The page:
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7 Questions with Billy Spears
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7 Questions with Billy Spears
Name: Billy Spears
Current title: CISO
Current organisation: Alteryx
Mr. Spears is an award-winning industry respected CISO, author, speaker, and podcast host. He currently serves as the chief information security officer of Alteryx. He earned his reputation over two decades of building and transforming Cybersecurity and Privacy programs within the federal government, private, and public sector global organizations. Mr. Spears is an effective executive leader that earns trusted business partnerships and is passionate about architecting strategic solutions, enabling resilience, and incorporating core principles that drive transformation. Mr. Spears believes in raising awareness, influencing positive change, and using forward thinking methods to lead innovation.
1. What have you found most challenging as a CEO or executive of a large enterprise?
I have always been fascinated at the speed and complexity of managing risks across large businesses while enabling business growth. As a security leader, it is always challenging to balance the ever-increasing number of vulnerabilities with an appropriate security risk mitigation strategy that supports the businesses digital transformation initiatives. It is imperative that security leaders cultivate trust, ensure resilience, and enable the business with quality data.
2. How did you become a CEO or executive of a large enterprise? Can you please briefly tell the story?
Throughout my career I have been fortunate to have some amazing mentors, solid managers and supportive colleagues that helped cultivate my approach on leading my area of the business. My journey has been filled with challenging opportunities, overcoming obstacles, finding opportunities, and continuously providing value to each business I have been a part of.
3. How do you structure your work days from waking up to going to sleep?
Each day I wake up around 5:30am to make time for purposeful thinking, reviewing the latest security headlines and key departmental metrics, managing a full schedule of meetings, and having dinner with my family. I love spending time learning about their daily adventures and providing a bit of advice, from time to time. These are priceless moments that re-energize my preparation for the next day.
4. What's the most recent significant leadership lesson you've learned?
To be authentic and keep trying. It is appropriate to be passionate about my viewpoints and vital to share the vision. It is okay to not succeed all the time, but important to reflect and learn from those situations to enable future success.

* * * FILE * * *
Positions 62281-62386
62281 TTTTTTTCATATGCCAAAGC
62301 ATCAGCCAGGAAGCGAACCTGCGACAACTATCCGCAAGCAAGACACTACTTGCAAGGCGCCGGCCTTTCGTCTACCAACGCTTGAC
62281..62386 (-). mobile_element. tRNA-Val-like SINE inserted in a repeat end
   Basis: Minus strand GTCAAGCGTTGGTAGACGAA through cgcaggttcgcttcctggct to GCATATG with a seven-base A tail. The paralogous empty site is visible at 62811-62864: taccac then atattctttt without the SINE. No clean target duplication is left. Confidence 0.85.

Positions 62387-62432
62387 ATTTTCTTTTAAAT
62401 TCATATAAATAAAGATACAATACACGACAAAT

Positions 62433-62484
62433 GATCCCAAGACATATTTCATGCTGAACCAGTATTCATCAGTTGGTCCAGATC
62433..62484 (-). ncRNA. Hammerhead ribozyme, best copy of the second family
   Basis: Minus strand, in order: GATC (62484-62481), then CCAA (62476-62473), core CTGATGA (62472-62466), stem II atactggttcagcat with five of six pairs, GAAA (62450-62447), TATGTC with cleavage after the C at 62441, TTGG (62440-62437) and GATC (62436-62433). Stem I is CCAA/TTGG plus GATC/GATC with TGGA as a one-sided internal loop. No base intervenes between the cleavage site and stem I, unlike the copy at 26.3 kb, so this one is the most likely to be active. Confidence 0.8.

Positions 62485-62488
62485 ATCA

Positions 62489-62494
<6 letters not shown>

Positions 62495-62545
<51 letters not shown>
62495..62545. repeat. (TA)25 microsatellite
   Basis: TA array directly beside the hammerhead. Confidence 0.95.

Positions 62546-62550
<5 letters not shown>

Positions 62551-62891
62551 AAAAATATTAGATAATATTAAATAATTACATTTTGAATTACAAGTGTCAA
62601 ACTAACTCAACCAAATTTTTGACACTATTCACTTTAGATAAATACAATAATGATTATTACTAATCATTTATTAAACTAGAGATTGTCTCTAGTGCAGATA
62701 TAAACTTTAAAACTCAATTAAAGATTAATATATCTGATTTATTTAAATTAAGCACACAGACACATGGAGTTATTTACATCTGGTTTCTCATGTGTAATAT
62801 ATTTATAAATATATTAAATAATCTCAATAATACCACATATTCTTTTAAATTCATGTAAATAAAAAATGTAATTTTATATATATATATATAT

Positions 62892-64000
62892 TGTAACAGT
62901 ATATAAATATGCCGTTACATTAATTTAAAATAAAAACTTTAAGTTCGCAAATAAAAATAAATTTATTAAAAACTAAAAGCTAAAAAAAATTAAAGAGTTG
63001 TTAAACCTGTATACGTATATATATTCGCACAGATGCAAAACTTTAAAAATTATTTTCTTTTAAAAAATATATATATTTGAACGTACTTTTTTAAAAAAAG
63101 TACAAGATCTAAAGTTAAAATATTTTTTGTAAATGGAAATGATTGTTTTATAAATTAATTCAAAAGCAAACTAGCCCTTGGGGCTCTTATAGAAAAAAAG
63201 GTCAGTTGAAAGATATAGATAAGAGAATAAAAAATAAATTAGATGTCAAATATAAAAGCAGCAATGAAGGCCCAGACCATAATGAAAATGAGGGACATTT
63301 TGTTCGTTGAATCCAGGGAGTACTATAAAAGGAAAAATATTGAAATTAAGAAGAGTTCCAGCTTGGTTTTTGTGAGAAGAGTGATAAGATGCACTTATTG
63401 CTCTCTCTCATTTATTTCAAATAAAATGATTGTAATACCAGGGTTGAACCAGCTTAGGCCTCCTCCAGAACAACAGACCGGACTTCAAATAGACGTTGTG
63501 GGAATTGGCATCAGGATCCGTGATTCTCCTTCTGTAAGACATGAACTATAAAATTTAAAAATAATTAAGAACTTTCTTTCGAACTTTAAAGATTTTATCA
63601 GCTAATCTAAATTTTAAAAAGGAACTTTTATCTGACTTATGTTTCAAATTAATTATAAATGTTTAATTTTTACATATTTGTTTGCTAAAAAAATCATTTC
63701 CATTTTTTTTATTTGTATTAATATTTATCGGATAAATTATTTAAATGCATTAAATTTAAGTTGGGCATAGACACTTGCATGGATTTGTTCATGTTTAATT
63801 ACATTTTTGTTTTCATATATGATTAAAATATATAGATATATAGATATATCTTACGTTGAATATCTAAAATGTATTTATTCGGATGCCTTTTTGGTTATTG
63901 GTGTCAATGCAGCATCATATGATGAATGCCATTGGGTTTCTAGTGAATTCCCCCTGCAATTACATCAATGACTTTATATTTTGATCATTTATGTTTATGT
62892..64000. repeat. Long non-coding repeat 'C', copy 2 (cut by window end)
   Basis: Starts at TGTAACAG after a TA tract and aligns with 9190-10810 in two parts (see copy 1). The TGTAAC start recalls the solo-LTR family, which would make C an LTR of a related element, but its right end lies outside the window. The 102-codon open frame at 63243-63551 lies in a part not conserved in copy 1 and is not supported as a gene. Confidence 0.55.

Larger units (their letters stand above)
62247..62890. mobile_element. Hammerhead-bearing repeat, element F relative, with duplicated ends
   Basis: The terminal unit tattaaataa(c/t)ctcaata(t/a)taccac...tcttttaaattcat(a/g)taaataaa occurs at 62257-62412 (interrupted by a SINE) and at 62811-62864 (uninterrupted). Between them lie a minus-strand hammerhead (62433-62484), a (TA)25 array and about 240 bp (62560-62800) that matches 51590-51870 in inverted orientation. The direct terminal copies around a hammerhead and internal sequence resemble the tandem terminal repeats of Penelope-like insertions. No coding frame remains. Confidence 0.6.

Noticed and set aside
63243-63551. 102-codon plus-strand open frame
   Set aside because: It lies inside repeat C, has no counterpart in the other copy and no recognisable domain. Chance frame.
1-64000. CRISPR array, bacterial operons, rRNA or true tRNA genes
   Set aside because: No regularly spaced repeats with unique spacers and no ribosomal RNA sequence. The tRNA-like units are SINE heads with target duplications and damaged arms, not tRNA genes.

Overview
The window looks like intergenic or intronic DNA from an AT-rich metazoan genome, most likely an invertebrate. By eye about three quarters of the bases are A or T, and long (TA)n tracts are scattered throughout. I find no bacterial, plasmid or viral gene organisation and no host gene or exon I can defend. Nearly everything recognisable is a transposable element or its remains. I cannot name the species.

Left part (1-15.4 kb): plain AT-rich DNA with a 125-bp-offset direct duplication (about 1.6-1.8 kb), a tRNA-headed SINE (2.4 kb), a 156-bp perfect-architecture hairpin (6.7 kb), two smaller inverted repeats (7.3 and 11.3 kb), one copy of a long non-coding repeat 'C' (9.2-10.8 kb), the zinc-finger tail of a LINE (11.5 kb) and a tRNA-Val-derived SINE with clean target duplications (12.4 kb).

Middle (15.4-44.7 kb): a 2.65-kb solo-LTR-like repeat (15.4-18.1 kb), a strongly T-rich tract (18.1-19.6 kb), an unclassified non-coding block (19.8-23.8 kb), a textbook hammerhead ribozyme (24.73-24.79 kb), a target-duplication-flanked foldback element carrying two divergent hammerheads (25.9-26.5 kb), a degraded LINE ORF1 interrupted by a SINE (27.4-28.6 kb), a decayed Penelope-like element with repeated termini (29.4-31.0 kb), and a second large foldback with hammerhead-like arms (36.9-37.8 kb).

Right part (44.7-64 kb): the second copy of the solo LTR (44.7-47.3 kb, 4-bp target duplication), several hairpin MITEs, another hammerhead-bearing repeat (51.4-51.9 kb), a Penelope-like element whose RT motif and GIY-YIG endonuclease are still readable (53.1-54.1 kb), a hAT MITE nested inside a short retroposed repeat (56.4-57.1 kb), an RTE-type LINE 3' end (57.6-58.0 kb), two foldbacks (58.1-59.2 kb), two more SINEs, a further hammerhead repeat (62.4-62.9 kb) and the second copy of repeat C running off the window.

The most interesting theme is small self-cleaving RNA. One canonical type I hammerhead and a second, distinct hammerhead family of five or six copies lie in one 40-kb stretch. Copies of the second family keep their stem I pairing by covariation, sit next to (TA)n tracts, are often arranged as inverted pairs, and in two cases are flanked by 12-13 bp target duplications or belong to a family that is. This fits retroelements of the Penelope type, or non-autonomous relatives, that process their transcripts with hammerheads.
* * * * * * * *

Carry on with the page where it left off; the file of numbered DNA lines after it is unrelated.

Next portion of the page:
5. What's one book that has had a profound impact on your leadership so far? Can you please briefly tell the story of how that book impacted your leadership?
I once asked a mentor what characteristics a person needed to have to be considered a leader. That mentor suggested that I read John Maxwell’s book, “The 5 Levels of Leadership.” After reading that book, I went back to that mentor and explained that I understood the meaning of leadership. He challenged me, over the course of about a year, to apply the principles in the book and meet with him to communicate my results. Over that year my approach to life changed completely. I began to reverse the conventional leadership approach by placing people ahead of positional authority. This book has shown me a path to becoming a servant leader. A servant leader prioritizes the team’s growth and well-being over their own aspirations. This approach has enabled my ability to enhance team engagement while setting people up for success. I am fortunate to be surrounded by smart people solving incredible challenges while working in a company that takes a people-first approach to our business.
6. How do you build leadership capacity in a large enterprise?
I think this starts with commitment to support leadership growth for each associate within the company that desires to advance. It is vital to spend time guiding, mentoring and improving individual confidence. It is also important to ensure that you set up or seek out formal leadership development programs to nurture their proficiency expansion. I think it is important to inspire associates and earn the permission to become a leadership Sherpa guiding them through their journey.
7. What is one meaningful story that comes to mind from your time as a CEO or executive of a large enterprise so far?
Throughout my career, I have encountered numerous occasions where I presented a vision with a roadmap containing challenging objectives and the team reacted by stating that something I said is impossible to achieve. From my perspective that only means they cannot see what is around the corner and it is my privilege to become their Sherpa and guide them through the mountainous terrain. Often the end of that project leads to the same associate stating that we were able to successfully make the impossible possible. These are the moments that I appreciate the most.